## Abstract

A model to predict the thermo-hygro-mechanical behaviour of wood is introduced. The description of the transport processes of moisture and heat are combined with a model for the mechanical response. Moisture transport is represented by a two-phase multi-Fickian approach, considering bound water and water vapour. For the mechanical response, a moisture- and temperature-dependent, orthotropic, elastic material formulation is used. The theoretical basis of the model and the numerical implementation of the monolithic solution into a Finite Element framework are discussed as well as its verification and validation. With this model at hand, arbitrary wooden structures can be simulated in a transient manner subjected to climatic and mechanical loads. In the contribution, the approach is applied to the analysis of a panel painting by L. Cranach the Elder.

### Similar content being viewed by others

Avoid common mistakes on your manuscript.

## 1 Introduction

Wood is a strongly anisotropic material with moisture- and temperature-dependent properties. Comprehensive descriptions on the physical characteristics of wood can be found in e.g. [1] and [2]. To predict the performance, damage, durability or bearing capacity of wooden structures, models are needed, which are capable to describe the multiphysical transport processes as well as the elastic, plastic, viscous and fracture behaviour. Beside other application fields, especially wooden artwork shall be protected from even small cracks and damage. Damage of wooden artwork is often caused by large changes of climatic conditions, e.g. inappropriately conditioned exhibition or storage locations and during transport. The climatic conditions of the environment have large impact on the mechanical features. Environmental moisture and temperature changes affect the state of moisture and temperature in the material and lead to transport processes in the wood continuum. Moisture is found in wood at three states of aggregation: fluid water and water vapour in the lumens as well as bound water in the cell walls. The phases exhibit different diffusion properties. In most cases, wood is not exposed to fluid water, therefore, many descriptions of water transport do not consider this phase. Inside wood, exchange processes take place between these phases of water. Bound water is the phase that directly influences the structural deformation and mechanical behaviour. Adsorption and desorption of moisture cause swelling and shrinking. Furthermore, moisture affects the mechanical behaviour, e.g. by moisture-dependent elasticity and strength characteristics. In addition, mechano-sorptive creep takes place. For complex structures, transient moisture transport yields extensive deformations and stresses due to moisture gradients and, thereby, different degrees of swelling and shrinking and moisture-dependent mechanical properties in the same sample. Additionally, temperature influences the mechanical behaviour of wood, but mostly indirectly by affecting moisture transport. During sorption, heat is absorbed or emitted. The saturation vapour pressure as well as the equilibrium of bound water and water vapour pressure are temperature-dependent. Also moisture diffusion is influenced by temperature. Beside the indirect influence of temperature on the mechanical behaviour, deformation due to thermal expansion and temperature-dependent elasticity and strength properties is observed, but the influence is relatively small. In complex structures, transient heat transport processes yield temperature gradients, different degrees of thermal expansion in a structure and, thus, stresses and deformations. To simulate the coupling of mechanical behaviour, moisture and heat transport, thermo-hygro-mechanical modelling is required.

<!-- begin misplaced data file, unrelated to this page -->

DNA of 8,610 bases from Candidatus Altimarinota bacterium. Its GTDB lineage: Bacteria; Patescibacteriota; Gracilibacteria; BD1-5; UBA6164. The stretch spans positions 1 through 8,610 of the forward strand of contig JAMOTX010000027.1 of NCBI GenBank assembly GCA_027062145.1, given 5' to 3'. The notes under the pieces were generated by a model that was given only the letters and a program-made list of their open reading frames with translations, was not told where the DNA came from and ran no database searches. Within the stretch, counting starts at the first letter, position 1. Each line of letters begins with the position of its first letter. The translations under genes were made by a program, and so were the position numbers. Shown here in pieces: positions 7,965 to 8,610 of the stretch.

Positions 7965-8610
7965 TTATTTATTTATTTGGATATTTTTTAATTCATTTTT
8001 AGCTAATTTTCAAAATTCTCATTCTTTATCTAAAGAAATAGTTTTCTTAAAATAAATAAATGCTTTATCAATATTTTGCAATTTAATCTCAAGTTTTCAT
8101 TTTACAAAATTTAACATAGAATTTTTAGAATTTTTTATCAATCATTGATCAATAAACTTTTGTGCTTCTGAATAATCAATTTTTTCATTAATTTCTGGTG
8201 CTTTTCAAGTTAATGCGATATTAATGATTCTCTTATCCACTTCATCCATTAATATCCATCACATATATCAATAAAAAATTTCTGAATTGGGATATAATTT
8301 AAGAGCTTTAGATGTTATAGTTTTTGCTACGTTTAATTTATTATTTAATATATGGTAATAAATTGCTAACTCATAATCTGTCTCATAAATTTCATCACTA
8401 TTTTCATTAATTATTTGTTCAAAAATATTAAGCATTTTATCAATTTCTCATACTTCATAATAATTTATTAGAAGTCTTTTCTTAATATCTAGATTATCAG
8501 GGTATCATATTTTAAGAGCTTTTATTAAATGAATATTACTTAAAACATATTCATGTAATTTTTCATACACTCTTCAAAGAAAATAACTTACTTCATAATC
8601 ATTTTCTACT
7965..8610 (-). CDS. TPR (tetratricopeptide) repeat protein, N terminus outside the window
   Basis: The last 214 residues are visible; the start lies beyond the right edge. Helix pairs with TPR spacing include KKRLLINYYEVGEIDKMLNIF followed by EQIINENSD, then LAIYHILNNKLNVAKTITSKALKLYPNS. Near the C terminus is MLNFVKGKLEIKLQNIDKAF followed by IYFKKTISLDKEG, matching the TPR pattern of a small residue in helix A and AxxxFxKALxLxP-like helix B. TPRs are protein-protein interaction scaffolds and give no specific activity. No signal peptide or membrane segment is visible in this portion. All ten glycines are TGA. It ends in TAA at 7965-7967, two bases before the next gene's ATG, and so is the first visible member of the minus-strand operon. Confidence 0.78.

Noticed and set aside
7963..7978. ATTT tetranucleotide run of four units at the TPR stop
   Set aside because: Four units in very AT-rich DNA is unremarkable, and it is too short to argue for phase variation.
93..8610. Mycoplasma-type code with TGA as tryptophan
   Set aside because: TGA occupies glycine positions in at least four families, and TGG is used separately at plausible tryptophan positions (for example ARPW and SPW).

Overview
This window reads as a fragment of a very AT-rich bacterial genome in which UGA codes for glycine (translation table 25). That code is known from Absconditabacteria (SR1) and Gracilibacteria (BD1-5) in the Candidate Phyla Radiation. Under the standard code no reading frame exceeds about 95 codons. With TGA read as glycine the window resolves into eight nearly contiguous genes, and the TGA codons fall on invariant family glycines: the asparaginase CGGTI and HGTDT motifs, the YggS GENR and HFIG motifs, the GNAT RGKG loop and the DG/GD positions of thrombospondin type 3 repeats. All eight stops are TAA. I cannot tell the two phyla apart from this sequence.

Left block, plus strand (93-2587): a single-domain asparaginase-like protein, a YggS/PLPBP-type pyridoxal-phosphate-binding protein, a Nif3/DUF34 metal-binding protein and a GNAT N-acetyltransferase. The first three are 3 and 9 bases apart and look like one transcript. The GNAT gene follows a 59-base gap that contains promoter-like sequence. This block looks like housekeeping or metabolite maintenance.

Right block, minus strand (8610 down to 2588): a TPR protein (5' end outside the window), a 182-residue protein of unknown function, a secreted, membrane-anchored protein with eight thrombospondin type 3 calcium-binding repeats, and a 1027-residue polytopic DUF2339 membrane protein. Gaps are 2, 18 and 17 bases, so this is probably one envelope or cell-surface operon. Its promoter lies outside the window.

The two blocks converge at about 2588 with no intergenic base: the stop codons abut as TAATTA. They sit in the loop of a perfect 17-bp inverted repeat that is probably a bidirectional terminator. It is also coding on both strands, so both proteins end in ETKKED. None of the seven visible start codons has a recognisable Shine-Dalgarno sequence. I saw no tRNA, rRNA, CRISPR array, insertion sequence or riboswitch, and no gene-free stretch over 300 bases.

For the non-linear numerical analysis of complex structures, the Finite Element Method (FEM) evolved in the last decades. By the spatial discretisation of a structure with an assemblage of elements with simple geometries, approximate solutions can be achieved for the whole complex structure. This method can be applied with respect to the mechanical behaviour as well as to transport processes. It also can be used for coupled analyses, computing the multiphysical solution simultaneously. This is reasonable, since the different physical processes depend on each other.